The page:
The second witness on police restraint training, Martin Graves, also gave evidence explaining it was “nigh on impossible” to conduct a mouth search single handily, and officers are trained to do so in groups which include a safety officer to monitor breathing. Despite explaining differences between the training and practices seen in the videos, neither of these witnesses saw any breach of procedure in the actions of the officer.

Since Rashan’s death the Metropolitan Police have suspended the use of mouth searches, pending an ongoing review on the tactic. The Coroner will be making a Prevention of Future Deaths report, highlighting issues raised.


The family of Rashan Charles said:Rashan Charles was a young father and an integral part of his family. He is greatly missed by all of us.

We believe the IOPC investigation was flawed from the outset. We were left out of key decisions, evidence was excluded, police worn video missing and time frames manipulated. This felt to be a predetermined process by the IOPC, the Metropolitan police and the CPS.

The submissions by the family barrister were overturned in court and evidence dismissed. However, it is important we afford due respect to the jury who had to make a decision based on the limited evidence and confines put upon them.

The two expert witnesses on restraint had 75 years combined service in the Metropolitan police, and one still serving. This appears to us neither objective, independent or impartial. The police projected a criminal caricature of Rashan even after his death. This successfully served to detract from the events of 22nd July 2017.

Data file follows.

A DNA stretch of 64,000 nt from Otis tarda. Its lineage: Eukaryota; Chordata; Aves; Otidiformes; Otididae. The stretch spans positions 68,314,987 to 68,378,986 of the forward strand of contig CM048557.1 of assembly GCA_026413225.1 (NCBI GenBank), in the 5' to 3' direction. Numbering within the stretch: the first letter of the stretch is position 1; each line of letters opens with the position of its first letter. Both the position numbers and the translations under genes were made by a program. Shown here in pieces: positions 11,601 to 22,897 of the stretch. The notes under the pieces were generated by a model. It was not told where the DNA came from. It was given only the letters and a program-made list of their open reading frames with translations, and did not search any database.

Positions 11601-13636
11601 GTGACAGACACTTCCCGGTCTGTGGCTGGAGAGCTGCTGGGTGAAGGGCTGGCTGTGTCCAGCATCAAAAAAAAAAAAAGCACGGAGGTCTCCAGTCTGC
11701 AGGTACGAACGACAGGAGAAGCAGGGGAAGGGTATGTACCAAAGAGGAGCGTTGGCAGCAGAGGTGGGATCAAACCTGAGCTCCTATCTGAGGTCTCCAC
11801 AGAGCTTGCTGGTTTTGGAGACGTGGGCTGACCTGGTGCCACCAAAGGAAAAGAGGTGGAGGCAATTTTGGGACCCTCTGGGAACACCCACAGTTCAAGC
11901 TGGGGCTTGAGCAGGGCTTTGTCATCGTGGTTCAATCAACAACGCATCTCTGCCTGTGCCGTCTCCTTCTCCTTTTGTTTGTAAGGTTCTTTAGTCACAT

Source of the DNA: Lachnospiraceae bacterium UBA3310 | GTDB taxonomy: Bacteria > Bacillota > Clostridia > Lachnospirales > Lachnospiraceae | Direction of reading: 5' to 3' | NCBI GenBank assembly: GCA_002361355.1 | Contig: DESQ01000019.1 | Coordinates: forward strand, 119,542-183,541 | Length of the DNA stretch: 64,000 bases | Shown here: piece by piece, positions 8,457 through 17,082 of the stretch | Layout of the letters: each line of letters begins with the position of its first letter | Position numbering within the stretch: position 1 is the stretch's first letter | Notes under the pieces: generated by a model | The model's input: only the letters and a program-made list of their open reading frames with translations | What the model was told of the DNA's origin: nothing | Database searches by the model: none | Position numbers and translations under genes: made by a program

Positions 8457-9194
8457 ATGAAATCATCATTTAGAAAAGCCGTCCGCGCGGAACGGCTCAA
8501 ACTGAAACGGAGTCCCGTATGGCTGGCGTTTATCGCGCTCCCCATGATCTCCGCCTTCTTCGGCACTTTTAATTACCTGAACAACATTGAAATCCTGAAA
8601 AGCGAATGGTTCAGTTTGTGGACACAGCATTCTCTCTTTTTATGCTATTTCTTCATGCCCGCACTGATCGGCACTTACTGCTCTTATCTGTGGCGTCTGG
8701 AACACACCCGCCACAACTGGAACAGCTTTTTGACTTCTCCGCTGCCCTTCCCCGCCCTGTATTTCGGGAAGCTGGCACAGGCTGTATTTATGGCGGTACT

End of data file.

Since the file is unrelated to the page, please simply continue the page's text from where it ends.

We are not adversaries of the police. This is about the conduct of individual police officers. However, the absence of admission of any responsibility does not stall community relations by weeks or years, but sets it back generations.

This part of the flawed system is over, our work to receive answers continues.”

Deborah Coles, Director of INQUEST said: “It is difficult to reconcile the harrowing footage of Rashan’s death, and the outcome of this inquest. The Coroner and lawyers representing the police were keen to highlight the context of gangs, drugs and violence in Hackney, in order to deflect attention away from the conduct of the police. Yet Rashan was completely unknown to these officers. It is clear the officer lost sight of Rashan’s safety and humanity, and of the well-known dangers of restraint.

This death occurred in the context of a systemic pattern of disproportionate use of force against young black men, along with over policing and criminalisation. This process has not delivered the accountability that this family and the public need.”

Kim Vernal, the solicitor representing Rashan’s family said: “This inquest into Rashan’s tragic death has revealed deficiencies in the training of police officers with regard to choking risks. In particular, in circumstances where an individual is suspected of putting an item in their mouth. It was apparent from the evidence that it is not always clear to officers when a person is choking and when breathing is abnormal. This must be addressed if another tragedy is to be avoided. Officers should be taught, if in doubt, to err on the side of caution and do not presume a person is resisting. It is also hoped that the Metropolitan Police will think twice about reinstating it is dangerous policy on mouth searches.”